To understand the grand scheme I present here it is necessary to read my previous posts about duplo-attacks and traps. To get a complete picture you should search my blog for "duplo".
I devised the following scheme of a tactic:
|Road to attacking square||put your attacker on the attacking square with tempo|
|ATTACKING SQUARE||get rid of the defender of the attacking square|
|Road to target square||get rid of the defender that is blocking the road from attacking square towards the target square|
|TARGET SQUARE||get rid of the defender of the atting square|
|Road to target square||force the target towards the target square with tempo|
This is the complete scheme which presents all possibilities. Of course when some of the conditions are allready forfilled, you get a much simpler scheme. If the attacker is just one move away from the attacking square and the target is already on the targetsquare and there are no defenders of the attacking square, you get the following simplified version:
When you have a high rated problem and you have no clue, the complete scheme will guide your thoughts towards the solution. First you have to identify the 7 points of the left column of the grand scheme in the position. Once identified, it boils down mainly towards two basic techniques:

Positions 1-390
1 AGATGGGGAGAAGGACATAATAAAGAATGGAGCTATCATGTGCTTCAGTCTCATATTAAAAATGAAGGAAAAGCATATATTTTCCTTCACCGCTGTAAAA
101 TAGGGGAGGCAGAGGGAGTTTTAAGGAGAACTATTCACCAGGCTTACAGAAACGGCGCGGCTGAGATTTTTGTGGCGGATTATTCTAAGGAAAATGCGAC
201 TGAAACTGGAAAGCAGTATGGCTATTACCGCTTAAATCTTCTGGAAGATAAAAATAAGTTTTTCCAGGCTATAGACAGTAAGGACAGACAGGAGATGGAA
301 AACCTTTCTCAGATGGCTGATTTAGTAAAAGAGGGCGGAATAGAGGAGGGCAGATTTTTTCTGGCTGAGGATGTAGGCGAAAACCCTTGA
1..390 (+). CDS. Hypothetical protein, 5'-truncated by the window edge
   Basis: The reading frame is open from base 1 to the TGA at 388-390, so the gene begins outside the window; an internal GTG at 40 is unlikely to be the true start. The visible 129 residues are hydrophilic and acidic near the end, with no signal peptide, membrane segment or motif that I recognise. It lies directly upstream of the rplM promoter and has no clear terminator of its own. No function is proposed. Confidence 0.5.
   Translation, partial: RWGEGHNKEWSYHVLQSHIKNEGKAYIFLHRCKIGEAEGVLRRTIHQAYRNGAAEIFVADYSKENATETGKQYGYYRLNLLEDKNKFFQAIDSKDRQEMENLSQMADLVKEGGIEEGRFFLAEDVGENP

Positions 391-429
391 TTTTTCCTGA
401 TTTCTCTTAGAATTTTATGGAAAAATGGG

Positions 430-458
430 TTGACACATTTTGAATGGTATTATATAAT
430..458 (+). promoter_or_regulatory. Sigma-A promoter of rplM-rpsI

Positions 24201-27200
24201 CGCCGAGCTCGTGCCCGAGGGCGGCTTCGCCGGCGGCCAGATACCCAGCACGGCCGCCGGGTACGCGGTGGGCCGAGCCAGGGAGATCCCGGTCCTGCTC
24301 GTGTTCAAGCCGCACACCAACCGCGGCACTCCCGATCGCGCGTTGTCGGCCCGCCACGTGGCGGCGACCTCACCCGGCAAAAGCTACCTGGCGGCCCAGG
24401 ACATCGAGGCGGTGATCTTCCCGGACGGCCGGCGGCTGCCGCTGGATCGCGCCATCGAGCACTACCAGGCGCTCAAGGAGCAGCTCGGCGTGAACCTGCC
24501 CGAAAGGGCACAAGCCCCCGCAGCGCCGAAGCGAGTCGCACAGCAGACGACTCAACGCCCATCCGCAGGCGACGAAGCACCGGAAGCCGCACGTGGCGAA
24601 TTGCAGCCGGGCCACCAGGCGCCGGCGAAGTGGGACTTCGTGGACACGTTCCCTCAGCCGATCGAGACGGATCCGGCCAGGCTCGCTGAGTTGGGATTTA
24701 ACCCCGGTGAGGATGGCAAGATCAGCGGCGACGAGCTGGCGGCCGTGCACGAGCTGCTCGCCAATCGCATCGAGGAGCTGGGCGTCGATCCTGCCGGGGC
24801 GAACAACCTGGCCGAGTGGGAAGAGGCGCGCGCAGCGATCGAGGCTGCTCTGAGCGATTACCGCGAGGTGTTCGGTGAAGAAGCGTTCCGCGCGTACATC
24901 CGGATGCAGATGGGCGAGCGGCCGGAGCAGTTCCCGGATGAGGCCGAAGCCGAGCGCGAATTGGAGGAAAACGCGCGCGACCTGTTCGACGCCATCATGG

- Get rid of the defenders.
- Manoeuvre from the complex scheme towards the simple scheme with tempo.
- being overworked.
- being pinned.
Don't get confused by the issues of quantities. That is explained in older posts about duplo-attacks and traps. You can have one or two attackers and one or two targets.
- One attacker - one target: trap
- One attacker - two targets: pin, skewer, double attack
- Two attackers - on target: double check
- Two attackers - two targets: discovered attack
The targets can already be on their targetsquares or not.